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Best Practice Makes Perfect

A collaboration with Domino developers about how to do it and how to get it right in Domino

Executive Summary: NoCache is an easy way to make sure your lookup data is up to date; however, it's expensive and people tend to use it without thinking about exactly how up to date the data needs to be. Here are some thoughts on the matter and techniques for finding the right balance between latency and performance and controlling caching precisely.

I see a lot of forms that are slow because the NoCache option has been used too enthusiastically in @DbLookup and @DbColumn functions. Beginning developers often use this option indiscriminately because they think, "Of course it should be up to date," or because it's an easy way to solve a problem in their application (just composed a document and it's not showing up in the keyword lookup), not realizing the performance penalty as the application accumulates more data, or not being aware of the alternatives. So cumulative days of users' time are wasted waiting for a lookup of information that hasn't changed in eons. The problem is compounded by overuse of the form option "Automatically refresh fields," which in most cases is unnecessary and annoying (because it triggers input validation formulas, forcing users to enter information in a particular order).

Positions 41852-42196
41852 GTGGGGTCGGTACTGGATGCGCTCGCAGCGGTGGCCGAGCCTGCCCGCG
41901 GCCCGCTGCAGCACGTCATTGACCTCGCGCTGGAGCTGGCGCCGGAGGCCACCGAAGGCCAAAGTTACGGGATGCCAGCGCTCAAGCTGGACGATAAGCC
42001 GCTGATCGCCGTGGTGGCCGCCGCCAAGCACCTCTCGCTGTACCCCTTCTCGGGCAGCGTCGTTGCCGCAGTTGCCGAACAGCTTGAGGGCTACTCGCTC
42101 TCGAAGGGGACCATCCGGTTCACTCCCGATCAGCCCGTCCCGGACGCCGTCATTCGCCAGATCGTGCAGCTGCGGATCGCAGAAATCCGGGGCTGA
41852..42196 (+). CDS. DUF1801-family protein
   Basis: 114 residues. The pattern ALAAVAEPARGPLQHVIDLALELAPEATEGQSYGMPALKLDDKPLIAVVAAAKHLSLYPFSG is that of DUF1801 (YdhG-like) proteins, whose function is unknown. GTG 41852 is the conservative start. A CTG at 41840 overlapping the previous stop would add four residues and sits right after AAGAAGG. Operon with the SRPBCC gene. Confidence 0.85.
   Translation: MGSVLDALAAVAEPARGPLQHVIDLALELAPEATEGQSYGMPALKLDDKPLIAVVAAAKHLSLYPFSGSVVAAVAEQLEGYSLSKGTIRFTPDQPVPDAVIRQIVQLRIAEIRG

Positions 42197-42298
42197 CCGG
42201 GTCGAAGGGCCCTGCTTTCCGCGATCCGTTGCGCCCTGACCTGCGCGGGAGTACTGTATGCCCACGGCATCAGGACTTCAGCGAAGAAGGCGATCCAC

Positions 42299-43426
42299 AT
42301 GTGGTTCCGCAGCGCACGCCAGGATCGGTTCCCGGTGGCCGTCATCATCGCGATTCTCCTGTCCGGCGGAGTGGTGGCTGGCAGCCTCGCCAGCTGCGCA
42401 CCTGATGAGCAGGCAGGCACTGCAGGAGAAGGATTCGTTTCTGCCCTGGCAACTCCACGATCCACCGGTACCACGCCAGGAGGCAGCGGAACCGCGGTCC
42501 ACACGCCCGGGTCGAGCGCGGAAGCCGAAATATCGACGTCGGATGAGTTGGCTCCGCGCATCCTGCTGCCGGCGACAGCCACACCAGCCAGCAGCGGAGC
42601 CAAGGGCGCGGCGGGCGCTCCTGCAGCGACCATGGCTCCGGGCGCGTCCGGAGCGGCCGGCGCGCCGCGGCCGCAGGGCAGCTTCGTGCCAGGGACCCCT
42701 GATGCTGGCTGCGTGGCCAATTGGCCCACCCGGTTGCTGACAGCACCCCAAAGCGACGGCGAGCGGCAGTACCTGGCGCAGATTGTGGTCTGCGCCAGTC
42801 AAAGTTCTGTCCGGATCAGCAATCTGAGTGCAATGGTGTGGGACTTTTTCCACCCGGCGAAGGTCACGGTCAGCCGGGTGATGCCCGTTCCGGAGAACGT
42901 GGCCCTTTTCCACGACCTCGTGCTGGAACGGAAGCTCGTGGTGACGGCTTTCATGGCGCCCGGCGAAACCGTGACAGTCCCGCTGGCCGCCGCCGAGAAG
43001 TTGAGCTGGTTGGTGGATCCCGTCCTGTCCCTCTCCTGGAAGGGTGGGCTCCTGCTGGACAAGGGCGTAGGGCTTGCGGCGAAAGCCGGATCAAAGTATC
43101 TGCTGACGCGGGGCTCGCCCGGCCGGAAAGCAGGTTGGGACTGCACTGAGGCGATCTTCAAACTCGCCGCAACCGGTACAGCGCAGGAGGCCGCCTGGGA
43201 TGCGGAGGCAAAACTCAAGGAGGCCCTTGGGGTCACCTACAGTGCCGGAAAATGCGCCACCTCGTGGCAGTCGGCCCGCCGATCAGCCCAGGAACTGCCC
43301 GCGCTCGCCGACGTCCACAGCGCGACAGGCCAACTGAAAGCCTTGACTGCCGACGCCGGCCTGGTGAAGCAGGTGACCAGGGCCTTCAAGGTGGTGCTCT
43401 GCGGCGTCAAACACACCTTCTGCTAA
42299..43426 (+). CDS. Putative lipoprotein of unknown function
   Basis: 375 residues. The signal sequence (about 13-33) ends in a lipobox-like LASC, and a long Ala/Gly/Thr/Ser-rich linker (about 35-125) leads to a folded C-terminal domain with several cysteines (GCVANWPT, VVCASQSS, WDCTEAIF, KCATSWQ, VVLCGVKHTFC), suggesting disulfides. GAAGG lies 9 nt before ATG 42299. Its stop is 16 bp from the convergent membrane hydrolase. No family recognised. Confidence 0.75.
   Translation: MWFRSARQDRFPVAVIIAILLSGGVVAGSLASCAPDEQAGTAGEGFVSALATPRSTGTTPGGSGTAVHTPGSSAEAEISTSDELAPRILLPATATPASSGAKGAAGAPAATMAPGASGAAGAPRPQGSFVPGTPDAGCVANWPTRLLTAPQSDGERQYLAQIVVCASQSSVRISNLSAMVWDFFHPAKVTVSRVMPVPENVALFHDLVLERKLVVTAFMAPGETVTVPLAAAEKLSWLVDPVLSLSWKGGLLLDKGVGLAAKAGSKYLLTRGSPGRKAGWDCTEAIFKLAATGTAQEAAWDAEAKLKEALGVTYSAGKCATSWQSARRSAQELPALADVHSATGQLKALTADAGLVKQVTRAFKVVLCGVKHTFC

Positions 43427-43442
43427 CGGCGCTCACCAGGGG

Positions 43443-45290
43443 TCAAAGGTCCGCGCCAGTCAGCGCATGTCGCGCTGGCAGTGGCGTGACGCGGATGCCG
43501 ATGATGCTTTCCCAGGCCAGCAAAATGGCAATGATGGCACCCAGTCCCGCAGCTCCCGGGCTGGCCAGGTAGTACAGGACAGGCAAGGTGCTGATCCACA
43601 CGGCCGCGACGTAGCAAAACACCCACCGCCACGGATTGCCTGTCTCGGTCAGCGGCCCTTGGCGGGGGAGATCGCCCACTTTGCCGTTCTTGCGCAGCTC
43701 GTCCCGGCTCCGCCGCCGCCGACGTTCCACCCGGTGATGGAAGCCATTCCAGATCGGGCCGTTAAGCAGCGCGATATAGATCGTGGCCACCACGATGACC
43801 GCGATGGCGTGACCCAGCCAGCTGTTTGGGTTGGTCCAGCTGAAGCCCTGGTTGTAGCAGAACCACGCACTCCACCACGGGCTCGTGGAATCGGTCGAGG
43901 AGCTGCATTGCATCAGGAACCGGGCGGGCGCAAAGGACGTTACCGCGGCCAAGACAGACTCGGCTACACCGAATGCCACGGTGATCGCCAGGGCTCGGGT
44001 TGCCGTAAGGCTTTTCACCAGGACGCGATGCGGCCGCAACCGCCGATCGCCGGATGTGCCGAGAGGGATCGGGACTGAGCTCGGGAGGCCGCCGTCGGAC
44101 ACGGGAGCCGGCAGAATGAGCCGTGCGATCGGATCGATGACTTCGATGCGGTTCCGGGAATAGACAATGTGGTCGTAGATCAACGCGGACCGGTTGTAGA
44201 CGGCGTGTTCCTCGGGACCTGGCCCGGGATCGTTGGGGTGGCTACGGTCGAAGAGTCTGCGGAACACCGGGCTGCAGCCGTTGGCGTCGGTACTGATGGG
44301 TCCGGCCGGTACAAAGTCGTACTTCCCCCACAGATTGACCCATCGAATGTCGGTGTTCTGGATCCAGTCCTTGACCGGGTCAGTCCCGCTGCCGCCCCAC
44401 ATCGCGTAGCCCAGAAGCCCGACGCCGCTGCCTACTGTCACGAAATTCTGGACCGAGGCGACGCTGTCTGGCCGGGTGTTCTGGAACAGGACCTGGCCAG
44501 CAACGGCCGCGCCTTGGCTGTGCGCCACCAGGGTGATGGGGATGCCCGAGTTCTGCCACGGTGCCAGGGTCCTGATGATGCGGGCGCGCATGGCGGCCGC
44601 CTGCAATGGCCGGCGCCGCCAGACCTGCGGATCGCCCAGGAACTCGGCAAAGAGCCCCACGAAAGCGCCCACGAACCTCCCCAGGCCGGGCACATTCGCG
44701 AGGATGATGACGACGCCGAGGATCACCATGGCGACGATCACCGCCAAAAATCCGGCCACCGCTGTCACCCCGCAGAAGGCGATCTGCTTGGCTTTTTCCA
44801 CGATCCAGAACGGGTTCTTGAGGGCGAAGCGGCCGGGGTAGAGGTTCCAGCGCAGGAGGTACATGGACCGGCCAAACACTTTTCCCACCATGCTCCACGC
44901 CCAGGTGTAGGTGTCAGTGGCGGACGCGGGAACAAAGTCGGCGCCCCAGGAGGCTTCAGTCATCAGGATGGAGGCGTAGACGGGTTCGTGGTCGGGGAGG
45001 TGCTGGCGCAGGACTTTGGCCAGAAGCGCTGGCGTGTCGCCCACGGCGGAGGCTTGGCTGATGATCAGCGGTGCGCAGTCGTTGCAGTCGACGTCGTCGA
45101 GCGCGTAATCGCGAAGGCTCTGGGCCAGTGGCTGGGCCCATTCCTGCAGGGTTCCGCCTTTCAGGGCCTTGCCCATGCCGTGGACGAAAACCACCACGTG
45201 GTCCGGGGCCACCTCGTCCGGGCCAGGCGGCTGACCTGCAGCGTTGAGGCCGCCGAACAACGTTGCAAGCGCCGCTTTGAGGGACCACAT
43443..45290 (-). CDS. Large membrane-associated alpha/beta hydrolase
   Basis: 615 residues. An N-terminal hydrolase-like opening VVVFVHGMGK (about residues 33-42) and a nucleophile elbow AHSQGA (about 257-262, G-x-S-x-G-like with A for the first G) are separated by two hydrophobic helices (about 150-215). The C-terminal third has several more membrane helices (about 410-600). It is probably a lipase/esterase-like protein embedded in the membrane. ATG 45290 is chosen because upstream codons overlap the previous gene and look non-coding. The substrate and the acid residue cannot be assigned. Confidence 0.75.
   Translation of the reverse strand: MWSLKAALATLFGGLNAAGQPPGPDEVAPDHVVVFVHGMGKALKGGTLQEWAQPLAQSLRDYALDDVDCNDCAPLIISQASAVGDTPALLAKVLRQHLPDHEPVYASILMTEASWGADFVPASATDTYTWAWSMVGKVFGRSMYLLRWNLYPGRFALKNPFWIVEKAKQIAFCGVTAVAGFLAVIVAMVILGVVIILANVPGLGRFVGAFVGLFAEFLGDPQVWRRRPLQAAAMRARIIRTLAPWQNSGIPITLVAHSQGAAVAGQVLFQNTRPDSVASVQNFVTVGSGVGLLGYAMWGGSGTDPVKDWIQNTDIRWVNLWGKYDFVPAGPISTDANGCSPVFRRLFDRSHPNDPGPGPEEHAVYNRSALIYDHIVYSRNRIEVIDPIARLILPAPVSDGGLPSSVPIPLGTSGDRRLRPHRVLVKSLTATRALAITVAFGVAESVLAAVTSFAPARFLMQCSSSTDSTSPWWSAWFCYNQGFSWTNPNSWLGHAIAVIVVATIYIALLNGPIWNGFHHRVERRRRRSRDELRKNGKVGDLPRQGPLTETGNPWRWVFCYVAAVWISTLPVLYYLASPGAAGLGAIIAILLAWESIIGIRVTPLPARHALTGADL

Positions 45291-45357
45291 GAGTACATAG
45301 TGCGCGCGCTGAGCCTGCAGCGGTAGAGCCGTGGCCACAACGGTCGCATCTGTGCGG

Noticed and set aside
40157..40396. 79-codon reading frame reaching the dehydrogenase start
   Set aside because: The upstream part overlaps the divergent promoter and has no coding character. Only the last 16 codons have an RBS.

Often, the user pain caused by poor performance is far greater than that caused by use of cached data. I'm not saying it's never the other way around; just that it's worth thinking about the cost/benefit picture and alternatives instead of automatically coding NoCache.

If it's a keyword lookup document you're getting data from, it's usually best to simply leave the NoCache out or, even better, use a profile document instead. Most keyword list edits are additions, so it's not likely users with cached data are going to be entering invalid values (and again, if they do, just how serious a problem is it -- considering old values may still come in from local replicas for weeks afterwards, anyway?). The form you use to edit a keyword list -- whether it's a profile or a regular document -- can have static text on it to remind the administrator that users need to close and reopen the application before they see the new values (in case they have a user on the phone waiting for them to add a value so they can immediately make use of it).